Most Americans receive biweekly paychecks (are paid every two weeks) but operate with a monthly budget. If that works for you, that’s awesome—keep doing what you’re doing. But if you’re among those of us that struggle with your budgeting, then maybe it’s time you learn how to budget bi-weekly paychecks instead.
Before we get too deep into this, I always like to remind everyone that the best way to build anything financial for yourself is with a trained financial professional (of which, I am not). That’s because not every system works for everyone, so the tips and tricks that I use will likely need to be modified for you.
Now that that’s out of the way, let’s talk about how to budget bi-weekly paychecks:
Create a Bill Calendar
Paying bills on time is crucial to your financial health and it’s much easier to do if you actually know when your bills are due. It sounds simple, I know, but one of the best ways to do this is by creating a bill calendar.
If you’re like me and you use Google Calendar to run your life, then the easiest way to do this is to create an additional calendar (like, for example, the holiday calendar that Google adds in automatically) that can be toggled on and off. This calendar should hold only financial information. Namely, when your bills are due.
Once you’ve created a new calendar, it’s time to add your bill due dates into your calendar. I do this by making an all-day event (this way you don’t actually block off any time) and name the event the company and amount. For example, if you pay Netflix on the 15th of every month the event would be titled Netflix $9.99.
Make Two Different Biweekly Budgets
Most of us make monthly budgets, which work great if you only have one big paycheck per month. But the truth is, most things are easier if you break them down into smaller steps. So, if you’re getting two deposits into your bank account per month, it’ll be a lot easier if you operate with two different budgets.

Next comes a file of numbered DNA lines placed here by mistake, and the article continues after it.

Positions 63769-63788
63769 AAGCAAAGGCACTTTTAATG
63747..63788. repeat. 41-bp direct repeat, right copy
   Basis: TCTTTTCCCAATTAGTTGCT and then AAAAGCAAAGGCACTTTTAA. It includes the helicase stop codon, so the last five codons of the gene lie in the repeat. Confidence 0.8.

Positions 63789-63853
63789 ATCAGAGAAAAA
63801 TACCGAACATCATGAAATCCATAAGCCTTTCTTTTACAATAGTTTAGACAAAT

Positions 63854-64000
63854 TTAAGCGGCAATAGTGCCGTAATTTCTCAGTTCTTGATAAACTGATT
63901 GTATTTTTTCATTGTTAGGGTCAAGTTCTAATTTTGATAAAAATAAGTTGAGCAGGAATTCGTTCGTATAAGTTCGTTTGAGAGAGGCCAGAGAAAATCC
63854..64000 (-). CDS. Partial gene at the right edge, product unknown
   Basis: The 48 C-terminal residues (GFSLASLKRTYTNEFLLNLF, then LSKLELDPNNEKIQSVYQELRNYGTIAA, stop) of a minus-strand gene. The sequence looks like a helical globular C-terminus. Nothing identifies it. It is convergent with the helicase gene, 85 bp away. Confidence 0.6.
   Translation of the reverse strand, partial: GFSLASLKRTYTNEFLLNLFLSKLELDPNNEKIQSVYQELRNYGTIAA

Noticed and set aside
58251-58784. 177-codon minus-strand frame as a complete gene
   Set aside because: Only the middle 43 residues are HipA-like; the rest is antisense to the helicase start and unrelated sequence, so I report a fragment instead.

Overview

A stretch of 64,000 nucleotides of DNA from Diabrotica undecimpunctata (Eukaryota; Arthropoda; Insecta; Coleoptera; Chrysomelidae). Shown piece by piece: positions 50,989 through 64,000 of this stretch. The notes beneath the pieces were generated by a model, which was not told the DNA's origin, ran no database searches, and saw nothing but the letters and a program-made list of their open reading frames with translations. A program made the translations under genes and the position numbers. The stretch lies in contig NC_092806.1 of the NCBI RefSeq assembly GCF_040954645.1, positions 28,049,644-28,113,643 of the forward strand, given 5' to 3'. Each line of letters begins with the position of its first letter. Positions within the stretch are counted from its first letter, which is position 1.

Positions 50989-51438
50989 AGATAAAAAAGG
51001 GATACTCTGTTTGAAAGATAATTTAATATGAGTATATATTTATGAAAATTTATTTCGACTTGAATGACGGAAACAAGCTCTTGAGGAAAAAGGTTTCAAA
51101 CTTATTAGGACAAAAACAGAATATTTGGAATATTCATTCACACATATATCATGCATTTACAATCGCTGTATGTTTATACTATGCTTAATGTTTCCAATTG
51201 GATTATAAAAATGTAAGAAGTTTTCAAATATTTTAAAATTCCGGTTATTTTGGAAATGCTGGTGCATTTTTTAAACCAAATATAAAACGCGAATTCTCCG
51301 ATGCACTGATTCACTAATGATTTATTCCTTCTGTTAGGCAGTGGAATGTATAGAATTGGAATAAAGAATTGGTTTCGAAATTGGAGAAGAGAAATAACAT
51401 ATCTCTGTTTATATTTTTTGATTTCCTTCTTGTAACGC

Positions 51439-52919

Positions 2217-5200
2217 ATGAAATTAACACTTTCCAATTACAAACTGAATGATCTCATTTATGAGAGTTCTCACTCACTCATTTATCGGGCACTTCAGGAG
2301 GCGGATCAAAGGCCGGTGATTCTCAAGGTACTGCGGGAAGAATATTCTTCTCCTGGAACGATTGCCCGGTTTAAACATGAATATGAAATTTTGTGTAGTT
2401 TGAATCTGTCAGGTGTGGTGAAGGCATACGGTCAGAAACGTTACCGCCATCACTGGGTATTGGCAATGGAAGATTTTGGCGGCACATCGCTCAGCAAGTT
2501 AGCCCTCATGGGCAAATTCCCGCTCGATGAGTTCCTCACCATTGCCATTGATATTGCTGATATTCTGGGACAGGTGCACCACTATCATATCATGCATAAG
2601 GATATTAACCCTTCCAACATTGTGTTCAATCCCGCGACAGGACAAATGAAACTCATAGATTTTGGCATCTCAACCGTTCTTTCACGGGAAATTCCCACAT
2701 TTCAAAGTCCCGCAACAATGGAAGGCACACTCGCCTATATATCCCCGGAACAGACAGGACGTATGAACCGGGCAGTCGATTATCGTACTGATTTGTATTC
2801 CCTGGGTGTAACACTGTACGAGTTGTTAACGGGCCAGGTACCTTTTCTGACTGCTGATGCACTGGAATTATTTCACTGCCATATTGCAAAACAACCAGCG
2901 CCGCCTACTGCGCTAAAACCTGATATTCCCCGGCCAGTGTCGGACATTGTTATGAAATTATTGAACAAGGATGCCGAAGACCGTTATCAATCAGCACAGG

Because you’ll want to pay your bills on time, having a bill calendar is the easiest way to see what has to be paid when. I find it easier to pay my bills during the two-week period when they’re due, save for big things like rent, in which case, I tend to put away half each pay period to make my life easier.
Figure out what bills you’re going to assign to which paycheck, and if you have a heavier bill period, you might want to put away extra funds from the lighter bill period to help ease the burden each time. Otherwise, you might be stuck paying only bills and having to shop at the dollar store for groceries for two weeks (which, depending on what you eat, might be idea for you!).
You’ll want to make sure that you add savings amounts to each of your paycheck periods. You can do these evenly, or you can save more from one paycheck than the other if you have more bills that are due the other one. Regardless of how you do it, you need to add savings as a line item on your budget or you might forget to do it!
What About the ‘Extra’ Paycheck?
Many people on biweekly paycheck periods get themselves into trouble when it comes to those months that happen to have three pay periods in them. They view this as an “extra” paycheck and end up blowing it all in one fell swoop.
This is definitely not the way to budget biweekly paychecks. While you definitely want to have your budget handled with the two paychecks because most month’s that’s what you’ll get, when you have a third paycheck dropped into your account, it’s a good time to think bigger picture.
What is bigger picture in this scenario? Saving or paying down debt. It’s important to remember that this third paycheck is still part of your overall salary, meaning when you decided whether or not the pay was suitable to you, you probably used it in your overall calculations.
That means it’s not free money. But since you can handle your finances fine without it, it should be put to good use. You never know when you might need the extra cash for an emergency.
A Few Bonus Tips to Budget Biweekly Paychecks
Pay your mortgage bi-weekly, and where possible, have your mortgage payments line up (or come a few days after, ideally) when your pay is deposited. Mortgages tend to be paid off faster on bi-weekly schedules, which means ultimately you’ll pay less interest. And it will be way easier if you hold onto your mortgage payments for as little time as possible.
Don’t be afraid to pay bills early. You are not restricted to making bill payments on the day that they’re due, you are allowed to pay early. I know it can be a tad bit painful to let go of money before you have to but doing so can be beneficial so you don’t spend money that you don’t have.
Put your excess funds into your savings or pay off debt. When you have bi-weekly payments you might have that third paycheck. Now, if you’re paying bi-weekly mortgage payments, some of that is already dedicated to something, but the rest can be used to further your future financial goals.
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